Northwest Arkansas Times from Fayetteville, Arkansas on October 1, 1974 · Page 3
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October 1, 1974

Northwest Arkansas Times from Fayetteville, Arkansas · Page 3

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Fayetteville, Arkansas
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Tuesday, October 1, 1974
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Page 3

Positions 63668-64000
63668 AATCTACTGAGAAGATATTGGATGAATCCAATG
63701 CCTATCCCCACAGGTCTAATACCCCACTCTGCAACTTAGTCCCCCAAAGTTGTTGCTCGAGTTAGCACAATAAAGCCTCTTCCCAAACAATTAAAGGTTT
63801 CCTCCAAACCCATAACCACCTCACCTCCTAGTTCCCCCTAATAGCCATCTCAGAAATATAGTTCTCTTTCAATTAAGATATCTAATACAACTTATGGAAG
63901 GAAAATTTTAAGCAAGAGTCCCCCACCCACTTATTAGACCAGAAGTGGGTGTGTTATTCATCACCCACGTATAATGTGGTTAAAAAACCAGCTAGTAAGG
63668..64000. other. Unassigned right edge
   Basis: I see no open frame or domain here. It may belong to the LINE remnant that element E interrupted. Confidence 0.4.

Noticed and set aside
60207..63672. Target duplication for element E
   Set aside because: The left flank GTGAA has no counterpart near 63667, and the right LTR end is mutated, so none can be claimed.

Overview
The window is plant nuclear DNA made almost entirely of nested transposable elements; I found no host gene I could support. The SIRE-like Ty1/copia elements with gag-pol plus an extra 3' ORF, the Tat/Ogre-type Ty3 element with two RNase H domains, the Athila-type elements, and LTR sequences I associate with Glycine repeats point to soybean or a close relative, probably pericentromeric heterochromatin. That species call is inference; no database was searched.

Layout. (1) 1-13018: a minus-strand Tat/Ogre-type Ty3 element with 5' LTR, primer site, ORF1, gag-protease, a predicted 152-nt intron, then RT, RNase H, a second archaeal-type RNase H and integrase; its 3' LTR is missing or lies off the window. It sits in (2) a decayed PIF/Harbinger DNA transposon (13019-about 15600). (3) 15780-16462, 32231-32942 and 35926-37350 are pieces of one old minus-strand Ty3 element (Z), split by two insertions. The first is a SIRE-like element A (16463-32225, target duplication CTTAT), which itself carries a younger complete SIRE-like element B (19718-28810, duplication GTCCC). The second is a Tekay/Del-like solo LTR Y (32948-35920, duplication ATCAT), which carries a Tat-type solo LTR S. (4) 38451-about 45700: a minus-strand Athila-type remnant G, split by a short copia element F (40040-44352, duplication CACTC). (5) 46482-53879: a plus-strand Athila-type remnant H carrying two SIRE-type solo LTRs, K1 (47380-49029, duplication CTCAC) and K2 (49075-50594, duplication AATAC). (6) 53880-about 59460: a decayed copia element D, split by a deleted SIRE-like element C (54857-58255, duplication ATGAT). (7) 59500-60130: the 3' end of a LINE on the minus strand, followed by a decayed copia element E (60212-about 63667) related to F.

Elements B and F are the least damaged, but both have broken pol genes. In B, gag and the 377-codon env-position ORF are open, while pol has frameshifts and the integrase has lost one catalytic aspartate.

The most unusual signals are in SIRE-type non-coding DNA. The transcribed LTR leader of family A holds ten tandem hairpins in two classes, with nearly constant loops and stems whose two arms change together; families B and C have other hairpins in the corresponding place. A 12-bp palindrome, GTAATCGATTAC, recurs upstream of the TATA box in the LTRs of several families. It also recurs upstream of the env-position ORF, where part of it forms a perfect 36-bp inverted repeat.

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On Knowledge Of Contributions Northwert Arkanws TIMES, Turn., Oct. 1, 1974 FAYETTIVILLE, ARKANSAS Milk Official Contradicts Rep. Mills LITTLE ROCK (AP) -- A| key milk industry official has testified in direct conflict with public contention by Rep. Wilbur D. Mills that Mills knew nothing about dairy contributions to his 1971 "Draft Mills for President" campaign. The Memphis Commercial Appeal reported today that the .estimony is contained in draft reports of the Select Committee | on Presidential Campaign Activities. The Commercial Appeal also quoted the report as alleging that Mill's failure to testify before the committee may liave prevented a "full disclosure of facts" about whether he received dairy campaign funds for his active effort to increase milk price supports in 1971. The newspaper s a i d Mills was asked recently about apparent conflicts between his public statements and sworn testimony. "There's a lot about the report I disagree with," he said. Mills is opposed by Judy Petty, a Republican, in the November general election. Mills twice declined requests to testify before the committee and Jo Johnson, his 1972 campaign manager, invoked the 5th Amendment before the committee. "The failure of Congressman Mills to make himself available for committee interviews, his campaign manager's invocation o f ' the 5th Amendment when called to testify under oath and the destruction of records by Ford Doctors Confer With Cancer Specialists WASHINGTON (AP) -- Physicians treating First Lady Betty Ford have conferred with some of the nation's leading researchers on breast cancer. The research doctors, who outlined hopeful new treatments for the disease Monday at the National Cancer Institute, went across the street to Bethesda Medical Center where they met with Mrs. Ford's doctors. Spokesmen would not say who initiated the meeting, or discussed, but was that Ihe talks cen- lered on possible new treatments for breast cancer. what was speculated Weather Forecast Warm, sunny weather is lore- cast from the Rockies to Hie Pacific coast. Cooler weather 5 THE WEATHER Elsewhere HI LO PRC Ollk Albany Albu'que Amarillo Anchorage Asheville Atlanta Birmingham Bismarck Boise Boston Brownsville Buffalo Charleston Charlotte Chicago Cincinnati Cleveland Denver Des Moines Detroit Duluth Fort Worlh Green Bay Helena Houston Ind'apolis Jacks'ville Juneau ; Kansas City , Las Vegas · Little Rock ; Los Angeles ^ Louisville ': Marquette Memphis .,' Miami ': Milwaukee ,' Mpls-St.P. ;· New York Okla. City · Omaha ·-Orlando Philad'phia .. Phoenix C Pittsburgh :. Rapid City ; 'Reno , Richmond · St. Louis ; Salt Lake · San Diego -. San Fran : Seattle ! Spokane . Tampa ; Washington 59 31 79 48 75 53 50 35 72 39 76 46 76 44 ·15 23 77 49 63 42 02 60 55 43 67 39 73 47 54 40 61 34 60 44 80 35 57 33 57 41 40 25 82 54 46 31 51 31 79 59 58 34 79 53 42 34 1.21 62 4C 93 66 82 53 81 65 62 38 44 32 77 49 87 72 53 34 50 33 67 46 80 50 57 29 86 65 69 45 101 73 60 42 65 29 80 34 41 39 46 65 55 50 71 41 89 67 72 47 is expected from the eastern Plains to the Atlantic coast. Showers or snow flurries are forecast for the (AP Wirephoto) northeast. 73 64 81 73 85 67 cdy clr clr clr clr clr clr cdy Clr clr clr cdy clr clr cdy cdy .04 cdy clr clr cdy cdy clr cdy cdy clr clr clr rn clr cdy clr clr clr .37 sn clr .56 clr cdy cdy clr clr clr clr cdy cdy cdy cdy cdy clr clr clr cdy clr cdy cdy clr clr Church Conducts Relief Drive For Hurricane Victims The Episcopal Diocese of Arkansas is sponsoring a statewide drive to aid victims of Hurricane Fifi in Honduras. St. Paul's Episcopal Church in Fayelleville has been designated a collection point for canned goods and light weight clothing. Clothing can he new or used, and should be cleaned and sized. Contributions, including cash, can be taken to the church. The drive will continue through Oc toner. M i s s missionary Honduras will coordinate the distribution of the needed items The items collected will be forwarded to shipment to Lindsey has menls with the Honduran Con sul in New Orleans and foot -Minnie Lindsey in the Diocese ol Little Rock foi Honduras. Mis; made arrange The new. techniques reported during the radical mastectomy Monday included use of cancer- killing drugs to battle malignant cells that might be in Mrs. Ford's body, hormonal therapy that could suppress these cells and the use of special biological "markers' that might signal early the presence of the cells. The statistical prospects for Mrs. Ford's long-term survival from the disease, found last Saturday in her right breast, were diminished Monday by a pathologist's report released by the White 'House. The report concerned lymph glands taken from the underside of Mrs. Ford's right arm Caliey To Seek Immediate Freedom As Ordered By Judge Firefighling School Set At Springdale SPRINGDALE -- The Springdale Fire Department will be lost to the first regional fire- ighting school sponsored by the Northwest Association of Firelighters Saturday. . Informal classes in pre - fire jlanning, application of water, 3asic. hydraulics, hot drill-fuel 'ire, automobile accident extrication and pumper service testing will be led by members of the various fire departments. Sessions be held in various locations across town. Theft- Reported SPRINGDALE -- Aubrey Childress, 1901 Pump Stalion Road, reported the theft of a construction wheelbarrow from his yard Monday morning. Childress valued the wheelbarrow at $45. and clothing delivered to the consulate will be shipped without delay to Honduras. NEW ORLEANS (AP) -- Attorneys for William L. Caliey Jr. are expected to ask the 5th U.S. Circuit Court of Appeals today to free the former Army lieutenant immediately as ordered by a federal judge in Georgia. "The briefs are being flown to New Orleans this evening," a court spokesman said Monday. "We expect them first thing in the morning." Caliey, 31, is now in the disciplinary barracks at Ft. Leavenworth, Kan. He was convicted by an Army court-martial of killing at least 22 South Vietnamese civilians at My Lai. U.S. District Court Judge J. Robert Elliott of Columbus Ga., overturned Calley's con viction last Wednesday, holding that his constitutional right: were violated durin'g the 197: court-martial. Elliott ordered Caliey freed immediately. However, within hours Chic Judge John R. Brown ot the 5th Circuit granted an Aviny re quest blocking Elliott's orde until the Army had time to fil legal motions opposing it. The Army filed briefs Mpn day with the 5th Circuit askinf that Caliey be kept in priso pending appeal of Elliott's rul ing. The 15-page motion askei hat Elliott's order he changed give the Army the option ot ctrying Galley instead of sim- ly freeing him, then asked hat the modified order be sus- iBiided pending appeal. Should lhat request be reused, the Army asked for a 15- day delay "to study the opinion t the court below to choose rom among their legal alterna- ives their preferred course of action." In Washington, a spokesman said the Justice Department lad blocked a request by Caley for a pardon from President ?ord because Caliey didn't fit eligibility rules. Lawrence M. Traylor, the department's pardon attorney, said an individual becomes eligible for pardon consideration only after serving his sentence and remaining free for three years. He also said the department avoids acting on pardon requests while court proceedings are continuing. Caliey was convicted on March 29, 1971. He was sen- lenced to life in prison, but this was reduced during the military appeals process to 10 years in prison. He now has less than two months to serve before he is eligible for parole review. lerformed when doctors found a malignant noduje in the oreast. In the standard radical mastectomy, the right .breast and the underlying chest muscles also were removed. Cancer cells were found in two of 30 lymph nodes following two days ot tests. Breast cancer victims with no malignant cells in their lymph tissue have a 75 per cent chance of surviving five years and a 65 per cent chance of living 10 years. In contrast, women whose cancer has spread to their lymph system--a group Mrs, Ford now belongs to-have a 50 per cent survival rate over five years and only a 25 per cent survival rate over 10 years. Such statistics reflect large groups of patients and don't take into account individual differences. These could include the type and quality of post-op erative treatment and unique differences in cancer cell typ.es from one breast cancer victim to the other. The White House said special diagnostic studies would be conducted on Mrs. Ford to determine whether X-ray therapy, hormonal therapy or drug therapy - called chemotherapy -- would be instituted to "insure maximum treatment of this Aid Sough! For Hurricane Victims Donations are being solicited by the University of Arkansas International Hurricane Relief Committee to help victims in the recent Honduras hurricane The UA organization will, in turn, hand over the donations to the Central American Hurricane Relief Fund which is under the auspices of the Inter lational Red Cross. Checks can be made payable to the Inter national Hurricane Relief Com mittee. A meeting will be held at p.m. Thursday night in the Ar ^ansas Union, Room 301, t seek volunteers to organize tb drive locally and on campus. Sworn In LITTLE ROCK (AP) -- Joseph L. Kirby, deputy directo of the state Labor Departmen was sworn in Monday as actin director of the agency by Assc ciate Justice Frank Holt of th Arkansas Supreme Court. Kirby, 53, replaces Da Cline, who resigned Sept. 21 ake a job with the Federal M dial ion and Conciliation Servic at Cincinnati. Cline was tlie first member i Gov. Dale Bumpers' cabinet this cancer." The three doctors who a cancer institute spokesman s a i d met with Navy medical officials to discuss Mrs. Ford's case are Dr. Bernard Fisher o: the University of Pittsburgh and Drs. Paul Carbone and Douglas C. Tormey of the can cer institute. Fisher reported Monday on a I study of 1,700 women surgically treated for breast cancer at 34 nstitutions. The two-year study 'ound little difference between the standard radical mastectomy, the simple mastectomy or either operation followed with X-ray therapy. resign after Bumpers won tl Democratic nomination to tl United States Senate in May. MPI (Associated Milk Produc- s, Inc.) may have prevented f u l l disclosure of the facts," e report said. AMPI records were destroyed 1971 in AMPI's Little Rock fice. Mills insists he knew nothing bout dairy funds -- legal or il- gal -- ever tunneled to the raft Mills effort in 1971. But Dr. George Mehren, MPI's chief executive in 1972, stifled under oath that Mills new of a legal 525,000 milk ontribution given to him by MPI in 1971. "Mr. Mills knew I gave it to m and he thanked me for it," lehren told the cornjnittee. The Commercial Appeal said IB report concluded that the ills campaign received $185,00 from the dairy industry in 971 -- about $90,000 of it illegal -- in .money, goods and serves, the report does not out- ne any illegal contributions to lills after he was considered n official candidate in Febru- ry of 1972. The remaining le- al contributions came through airy trusts. Mills contends that he was ot a presidential candidate in 971 and therefore could not iave violated federal laws [gainst corporate contributions 0 candidates for national of- ice.. The newspaper said the committee report also states that Mills assisted AMPI in an or- janized effort to "pressure" ,he Nixon adminitration to increase milk price support levels in 1972. The report alleges that Mills met numerous limes with dairy producers and their lobbyists, arranged a dairymen's meeting with the speaker of the House, suggested representatives to be contacted as cospon- _ors of legislation, and urged key officials ot the Nixon administration to lake action. "I never pressured anyone," Mills said. "That's not the way 1 do business." The milk price supporls were granted in 1971. ; Police Widen Search \ For Searcy Killer .'. SEARCY, Ark. (AP) - Tiie · State Police investigation of/ the shooting death of Fern Cowen 'Rodgers, 67, of Searcy has been 'extended into other parts of Arkansas and into other states. - Maj. W. A. Tudor, commander of the Criminal Investigation .piyision of the State Police, said Monday that many persons had been interrogated by his agents. A polygraph machine lias been used during several 'questioning sessions. :; Mrs. Rodgers, wife of Dr. Porter R. Rodgers Sr., one of the state's most widely known physicians, was shot twice in the temple at close range as she entered her home sometime after 11:30 p.m. Wednesday. ' · A n autopsy has revealed lhat the bullets which killed her were fired from a .25 - caliber automatic pistol. · More than six Slate Police criminal investigators have been working on the case since Mrs. Rodgers' body was found by her housekeeper at 8:30 a.m. Thursday. Robert P. Taylor Presidents Chief Executive) Officer The Jr. Civic League's Annual CHRISTMAS CARD SHOWING City Library October 2, 1974 9:30--5:00 pm Proceeds go to the Washington County School for Trainabie Children L-R H.T.Gardner Executive Vice President 5'/4% 6%% 71/2% We have a savings program ·nd Interest rate to meet your needs. Favetteville Savings Loan Association Ml N. East Avenue A Landmark in Caring. This year Arkansas Blue Cross and Blue Shield celebrates *--^ 25 years of service to Arkansas, From our beginning in rented office space with four employees, we've come a long way. Now, as we complete construction on our 11-story home, all of our employees come under one roof again. For us, this special year represents a landmark of pre-paid health care protectioa With our newfacility, it also represents an opportunity of servicing you even more efficiently than ever before. We hope you'll find time to drop by for a guided tour. A quarter-cenfjiry of service. A landmark in caring and progress for the more than half a million Arkansans who are members of Arkansas Blue Cross and Blue Shield; Nylon Snorkel Parka Two-ply 100% nylon flight satin, enhanced with Dacron quilt lining and furl ike trimmed hood. May be safely machine washed or dry cleaned. In 'sage green or navy. Sizes 12-20 $37.50 Blue Cross Blue Shield of Arkansas 611 Gaines St,/Litt!e Bock, Arkansas We care about People. Arkansas People. Cinched-Waist Coat 100% Orion acrylic face and 100% cotton back, there's the. winter warmth of distinctive Meltona. With self collar, pile linings, convenient two-way zipper, and upper and lower patch pockets. In navy or camel. Sizes 12-20 $37.50 Boys' Department Street Floor